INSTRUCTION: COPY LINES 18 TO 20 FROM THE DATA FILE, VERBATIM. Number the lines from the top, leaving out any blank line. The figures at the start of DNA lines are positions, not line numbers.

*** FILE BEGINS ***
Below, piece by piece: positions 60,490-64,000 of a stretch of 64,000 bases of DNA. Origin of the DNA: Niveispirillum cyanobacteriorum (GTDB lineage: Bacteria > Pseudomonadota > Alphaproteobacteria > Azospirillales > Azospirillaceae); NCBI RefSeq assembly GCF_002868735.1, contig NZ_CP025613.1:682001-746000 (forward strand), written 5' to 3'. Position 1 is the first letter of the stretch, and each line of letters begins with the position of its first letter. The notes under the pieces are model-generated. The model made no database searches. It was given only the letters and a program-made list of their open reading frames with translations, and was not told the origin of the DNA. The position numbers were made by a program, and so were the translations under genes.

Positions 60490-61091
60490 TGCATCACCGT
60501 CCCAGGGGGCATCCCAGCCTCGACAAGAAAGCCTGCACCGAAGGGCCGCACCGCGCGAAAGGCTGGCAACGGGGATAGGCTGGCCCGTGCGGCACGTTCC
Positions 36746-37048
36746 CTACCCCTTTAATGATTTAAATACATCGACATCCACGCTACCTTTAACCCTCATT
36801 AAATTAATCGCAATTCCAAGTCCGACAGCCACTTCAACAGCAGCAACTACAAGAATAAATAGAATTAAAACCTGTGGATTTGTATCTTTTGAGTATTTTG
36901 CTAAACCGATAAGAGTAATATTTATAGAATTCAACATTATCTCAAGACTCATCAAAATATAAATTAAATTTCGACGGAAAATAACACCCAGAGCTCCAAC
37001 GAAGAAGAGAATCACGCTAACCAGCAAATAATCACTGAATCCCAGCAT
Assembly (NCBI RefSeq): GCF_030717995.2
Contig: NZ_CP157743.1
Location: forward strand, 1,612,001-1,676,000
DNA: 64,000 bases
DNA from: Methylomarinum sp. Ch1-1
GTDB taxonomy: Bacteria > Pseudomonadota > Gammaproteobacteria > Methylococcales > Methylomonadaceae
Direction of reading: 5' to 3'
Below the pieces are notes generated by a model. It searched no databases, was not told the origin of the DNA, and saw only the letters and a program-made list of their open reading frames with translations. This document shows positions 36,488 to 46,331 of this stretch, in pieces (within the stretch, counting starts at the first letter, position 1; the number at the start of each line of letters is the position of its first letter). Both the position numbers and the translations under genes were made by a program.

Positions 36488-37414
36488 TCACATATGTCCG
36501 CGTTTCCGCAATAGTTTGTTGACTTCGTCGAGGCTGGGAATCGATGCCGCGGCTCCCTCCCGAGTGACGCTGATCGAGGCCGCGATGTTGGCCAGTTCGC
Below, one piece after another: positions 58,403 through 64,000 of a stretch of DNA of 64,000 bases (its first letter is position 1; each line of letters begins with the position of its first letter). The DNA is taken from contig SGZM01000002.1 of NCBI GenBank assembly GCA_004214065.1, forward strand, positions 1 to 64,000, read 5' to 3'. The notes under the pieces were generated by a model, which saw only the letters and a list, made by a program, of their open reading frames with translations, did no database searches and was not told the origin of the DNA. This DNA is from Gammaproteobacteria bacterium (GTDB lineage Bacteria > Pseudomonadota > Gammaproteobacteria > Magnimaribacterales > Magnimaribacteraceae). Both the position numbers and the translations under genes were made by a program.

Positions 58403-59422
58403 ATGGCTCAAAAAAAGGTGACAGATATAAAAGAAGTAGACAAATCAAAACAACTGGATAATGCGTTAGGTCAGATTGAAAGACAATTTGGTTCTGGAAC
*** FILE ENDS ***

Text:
Positions 36488-37414
36488 TCACATATGTCCG
36501 CGTTTCCGCAATAGTTTGTTGACTTCGTCGAGGCTGGGAATCGATGCCGCGGCTCCCTCCCGAGTGACGCTGATCGAGGCCGCGATGTTGGCCAGTTCGC